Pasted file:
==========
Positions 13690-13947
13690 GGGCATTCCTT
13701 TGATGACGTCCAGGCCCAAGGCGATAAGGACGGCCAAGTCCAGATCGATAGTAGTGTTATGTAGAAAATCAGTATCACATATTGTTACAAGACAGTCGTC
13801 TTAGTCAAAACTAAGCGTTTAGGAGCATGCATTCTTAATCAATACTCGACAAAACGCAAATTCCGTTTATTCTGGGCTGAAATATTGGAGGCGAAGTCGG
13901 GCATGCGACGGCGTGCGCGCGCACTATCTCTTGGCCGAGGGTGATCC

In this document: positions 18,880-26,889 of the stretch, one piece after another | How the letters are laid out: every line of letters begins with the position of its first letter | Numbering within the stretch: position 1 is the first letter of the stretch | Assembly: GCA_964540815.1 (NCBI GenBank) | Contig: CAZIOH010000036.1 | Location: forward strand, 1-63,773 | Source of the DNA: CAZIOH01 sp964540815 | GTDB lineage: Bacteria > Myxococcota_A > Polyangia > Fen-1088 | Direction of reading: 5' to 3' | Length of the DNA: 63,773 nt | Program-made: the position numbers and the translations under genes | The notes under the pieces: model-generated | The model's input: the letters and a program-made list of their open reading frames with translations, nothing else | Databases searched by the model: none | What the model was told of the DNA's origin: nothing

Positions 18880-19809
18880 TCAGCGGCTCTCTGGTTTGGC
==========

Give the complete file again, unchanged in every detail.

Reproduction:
Positions 13690-13947
13690 GGGCATTCCTT
13701 TGATGACGTCCAGGCCCAAGGCGATAAGGACGGCCAAGTCCAGATCGATAGTAGTGTTATGTAGAAAATCAGTATCACATATTGTTACAAGACAGTCGTC
13801 TTAGTCAAAACTAAGCGTTTAGGAGCATGCATTCTTAATCAATACTCGACAAAACGCAAATTCCGTTTATTCTGGGCTGAAATATTGGAGGCGAAGTCGG
13901 GCATGCGACGGCGTGCGCGCGCACTATCTCTTGGCCGAGGGTGATCC

In this document: positions 18,880-26,889 of the stretch, one piece after another | How the letters are laid out: every line of letters begins with the position of its first letter | Numbering within the stretch: position 1 is the first letter of the stretch | Assembly: GCA_964540815.1 (NCBI GenBank) | Contig: CAZIOH010000036.1 | Location: forward strand, 1-63,773 | Source of the DNA: CAZIOH01 sp964540815 | GTDB lineage: Bacteria > Myxococcota_A > Polyangia > Fen-1088 | Direction of reading: 5' to 3' | Length of the DNA: 63,773 nt | Program-made: the position numbers and the translations under genes | The notes under the pieces: model-generated | The model's input: the letters and a program-made list of their open reading frames with translations, nothing else | Databases searched by the model: none | What the model was told of the DNA's origin: nothing

Positions 18880-19809
18880 TCAGCGGCTCTCTGGTTTGGC